In two longitudinal studies (one spanning one year and one spanning four years), the researchers found that, on average, women’s levels of sexual desire were not only lower than men’s at the beginning of their marriages, but much more variable than men’s. Men’s levels of sexual desire stayed higher and more constant than women’s throughout the duration of both studies.

    I guess I am not the norm because my level of sexual desire was much higher than my husband's when we got married and for years after that.

    From that article:
    Furthermore, declines in women’s sexual desire predicted declining marital satisfaction for both members of the couple. Interestingly, although women’s sexual desire declined over time, couples’ sexual frequency did not, suggesting that women were likely to engage in sex even when they did not desire it.

    I can understand why this might be the case, since men's hormones do not drop that much in middle and older age the way women's hormones do. I can understand why that might lead to marital dissatisfaction and even if the sex continues, as it is no fun having sex with someone who does not desire sex. I went through that early in my marriage although it did not take long for me to find a way to remedy that situation.
    I was not suggesting "paying for it" with household chores. I think there should be a fair sharing of these chores without involving sex as a reward. Unfortunately, in my marriage there was not a fair sharing, so over time I became resentful and that is part of the reason I no longer wanted to have sex. My late husband was also angry at me whenever I asked him to do anything and I cannot feel love for someone who is angry at me. Even if I had wanted sex, I cannot separate sex from love, I can only do it in a loving relationship.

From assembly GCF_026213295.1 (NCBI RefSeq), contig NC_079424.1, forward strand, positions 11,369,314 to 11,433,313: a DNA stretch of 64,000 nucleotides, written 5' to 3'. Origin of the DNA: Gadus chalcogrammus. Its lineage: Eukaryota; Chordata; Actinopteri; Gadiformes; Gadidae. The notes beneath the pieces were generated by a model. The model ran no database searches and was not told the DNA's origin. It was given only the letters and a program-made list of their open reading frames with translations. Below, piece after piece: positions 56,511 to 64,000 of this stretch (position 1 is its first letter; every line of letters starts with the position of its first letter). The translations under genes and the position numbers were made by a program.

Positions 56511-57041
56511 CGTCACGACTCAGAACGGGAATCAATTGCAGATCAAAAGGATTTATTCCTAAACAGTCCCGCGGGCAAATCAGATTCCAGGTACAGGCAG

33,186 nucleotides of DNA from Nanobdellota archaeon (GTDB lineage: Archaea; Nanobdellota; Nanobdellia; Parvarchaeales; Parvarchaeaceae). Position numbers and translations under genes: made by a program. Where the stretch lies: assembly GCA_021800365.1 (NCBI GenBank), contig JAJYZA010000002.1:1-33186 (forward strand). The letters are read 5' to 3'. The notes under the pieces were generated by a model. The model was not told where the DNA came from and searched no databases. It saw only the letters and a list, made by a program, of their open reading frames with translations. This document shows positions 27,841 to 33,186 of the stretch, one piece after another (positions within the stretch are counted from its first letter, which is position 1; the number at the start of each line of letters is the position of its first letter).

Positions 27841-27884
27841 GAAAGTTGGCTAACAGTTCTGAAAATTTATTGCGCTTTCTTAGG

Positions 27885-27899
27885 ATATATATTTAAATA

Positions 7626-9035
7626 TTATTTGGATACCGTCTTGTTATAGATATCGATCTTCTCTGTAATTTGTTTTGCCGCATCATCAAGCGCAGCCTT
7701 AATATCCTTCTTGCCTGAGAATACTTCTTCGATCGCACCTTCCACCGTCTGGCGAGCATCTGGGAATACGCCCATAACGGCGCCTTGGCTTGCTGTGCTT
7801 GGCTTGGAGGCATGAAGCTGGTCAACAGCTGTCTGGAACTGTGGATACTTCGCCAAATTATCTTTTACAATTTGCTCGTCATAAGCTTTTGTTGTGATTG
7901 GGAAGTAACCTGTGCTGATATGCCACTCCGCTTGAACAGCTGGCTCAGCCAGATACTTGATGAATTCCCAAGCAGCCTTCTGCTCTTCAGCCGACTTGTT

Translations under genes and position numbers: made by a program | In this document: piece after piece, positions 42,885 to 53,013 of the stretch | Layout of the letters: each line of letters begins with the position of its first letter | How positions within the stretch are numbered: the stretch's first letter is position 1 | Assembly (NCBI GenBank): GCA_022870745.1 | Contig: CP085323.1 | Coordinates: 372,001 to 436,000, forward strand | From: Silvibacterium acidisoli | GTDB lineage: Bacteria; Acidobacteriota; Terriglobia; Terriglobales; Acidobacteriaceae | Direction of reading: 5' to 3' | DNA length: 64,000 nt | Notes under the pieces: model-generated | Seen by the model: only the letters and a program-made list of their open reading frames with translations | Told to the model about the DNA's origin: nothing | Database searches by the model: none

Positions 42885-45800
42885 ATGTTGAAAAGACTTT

20. osgart

    osgart Nothing my eye, Something for sure

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    Spiritual definitely is the capacity, potential, and ability to become virtuous and to live that out in actions that manifest from the heart.

    Physical definitely is based on chemistry, and how those chemicals make people feel.

    I'm not sure happiness is anything more than fleeting emotions.

    Enduring, unbreakable joy is a higher pursuit than mere happiness. In a world where death and loss are inevitable it's hard to have unbreakable joy. Even joy gets smashed to pieces from loss.

    I try to never give in to the pain of loss, and always remind myself to keep remembrance alive and settled upon the future becoming. So I try to keep alive all the goodness that I've experienced in a forward looking way. I don't dwell on the past in any way involving finality.
    But if my memories have finality, then I'm no different than all that have come before me, and all that will come after me. We all go the same way as our loved ones.

    Ultimately for me the joy of spiritual pursuits rests with a forward looking remembrance of those I've lost in my life. But if death were ultimately final, then I find it's best to keep alive memories of those lost in a most positive way.